By Tom Jackson – Disrupt Africa Global tech companies are increasingly seeing the opportunities available to them in Africa and establishing larger presences on the continent in search of digital’s “final frontier”.
But this isn’t necessarily bad news for African tech startups, as many of these major global players are keen on developing the continent’s tech startup ecosystem, for a number of reasons.
Here are seven major tech players that are, in many different ways, playing their part in encouraging the development of Africa’s tech scene.
Where to begin. Microsoft’s 4Afrika initiative has been a pioneer when it comes to corporate engagement with Africa, with a focus on increasing connectivity and encouraging entrepreneurship. The company is of course building a market of Microsoft customers, but its initiatives have proven beneficial to African startups.
Most of Facebook’s activity in Africa has been around its Internet.org project, which by working to make internet access more affordable to more Africans is in itself a major bonus for the continent’s tech startups. But the company is working on having a more direct impact too.
Has long been active in Africa with its Umbono and Google for Entrepreneurs programmes, but seems to have gone quite quiet. Yet Google is still relatively active within the continent’s tech ecosystem, backing a couple of hubs across the continent and partnering some startups.
Not as “cool” as Facebook and Google, Cisco is nonetheless quietly getting on with a couple of initiatives serving African tech startups, in the acceleration and financing spaces.
The company has partnered Intel (see below) and Deutsche Telekom to launch Challenge Up!, an Internet of Things (IoT) accelerator for startups from the Europe, Middle East and Africa (EMEA). Meanwhile, Cisco Capital has launched easylease, a low-rate financing programme, in South Africa, in a bid to help SMEs invest in next generation technology.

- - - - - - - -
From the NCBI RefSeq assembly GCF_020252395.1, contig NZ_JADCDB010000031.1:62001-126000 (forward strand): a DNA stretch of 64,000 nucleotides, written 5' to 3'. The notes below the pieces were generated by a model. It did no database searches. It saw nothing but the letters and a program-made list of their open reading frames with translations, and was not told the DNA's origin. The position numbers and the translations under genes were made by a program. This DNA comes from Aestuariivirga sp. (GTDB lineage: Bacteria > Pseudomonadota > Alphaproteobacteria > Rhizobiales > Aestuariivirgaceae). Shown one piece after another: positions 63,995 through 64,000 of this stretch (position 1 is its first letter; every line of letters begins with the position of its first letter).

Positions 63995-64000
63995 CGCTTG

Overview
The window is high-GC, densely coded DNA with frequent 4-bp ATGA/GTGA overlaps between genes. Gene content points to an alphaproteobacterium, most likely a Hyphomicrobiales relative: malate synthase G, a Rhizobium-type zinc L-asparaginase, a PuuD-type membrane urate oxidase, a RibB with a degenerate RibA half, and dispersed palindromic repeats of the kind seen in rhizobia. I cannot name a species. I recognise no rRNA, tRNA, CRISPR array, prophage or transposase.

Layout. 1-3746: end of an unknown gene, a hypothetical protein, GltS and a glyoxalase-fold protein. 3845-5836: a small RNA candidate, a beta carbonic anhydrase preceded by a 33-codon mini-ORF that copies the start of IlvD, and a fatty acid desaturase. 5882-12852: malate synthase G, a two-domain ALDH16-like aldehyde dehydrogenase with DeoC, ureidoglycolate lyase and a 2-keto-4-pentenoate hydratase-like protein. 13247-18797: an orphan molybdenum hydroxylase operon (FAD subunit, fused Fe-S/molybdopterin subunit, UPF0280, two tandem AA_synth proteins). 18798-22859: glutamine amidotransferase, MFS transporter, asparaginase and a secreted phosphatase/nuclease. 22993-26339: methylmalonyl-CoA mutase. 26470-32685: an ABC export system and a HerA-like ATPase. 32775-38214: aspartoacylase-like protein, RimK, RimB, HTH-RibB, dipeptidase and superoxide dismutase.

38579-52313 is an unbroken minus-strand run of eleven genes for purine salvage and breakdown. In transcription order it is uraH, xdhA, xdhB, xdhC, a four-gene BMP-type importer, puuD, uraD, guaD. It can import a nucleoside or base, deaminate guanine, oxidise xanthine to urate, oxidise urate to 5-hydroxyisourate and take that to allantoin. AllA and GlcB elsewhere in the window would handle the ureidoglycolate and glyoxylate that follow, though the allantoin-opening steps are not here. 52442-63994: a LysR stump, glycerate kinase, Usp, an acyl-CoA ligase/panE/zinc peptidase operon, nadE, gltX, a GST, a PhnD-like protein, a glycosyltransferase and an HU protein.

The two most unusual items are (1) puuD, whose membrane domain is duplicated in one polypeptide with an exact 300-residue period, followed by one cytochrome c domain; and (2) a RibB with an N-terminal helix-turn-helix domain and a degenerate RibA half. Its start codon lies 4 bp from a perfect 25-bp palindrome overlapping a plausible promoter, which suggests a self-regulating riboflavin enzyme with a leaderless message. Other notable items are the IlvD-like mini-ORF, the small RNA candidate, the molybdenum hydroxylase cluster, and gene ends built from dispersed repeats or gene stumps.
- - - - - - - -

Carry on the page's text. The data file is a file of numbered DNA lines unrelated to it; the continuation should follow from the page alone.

A key partner in the IoT accelerator mentioned above, Intel has a direct impact on African startups through its work in the acceleration space across the continent.
Passionate about the vibrant tech startups scene in Africa, Tom can usually be found scoping out the continent's most exciting new companies and entrepreneurs, funding rounds and any other developments within the growing ecosystem. He is co-founder of African tech startups news site Disrupt Africa and is based out of Cape Town, Nairobi and Lagos. Tom was a speaker at last year's AfricaCom as well as a Com World Series media partner.
In an effort to cement its position as the gateway between Egypt and the rest of Africa, Liquid Telecom plans significant data center and network investments in the country during the next three years.
Investments are being made that will benefit the citizens of Africa, improve economies and perhaps most importantly give the people of Africa the opportunity to play their part in the Fourth Industrial revolution.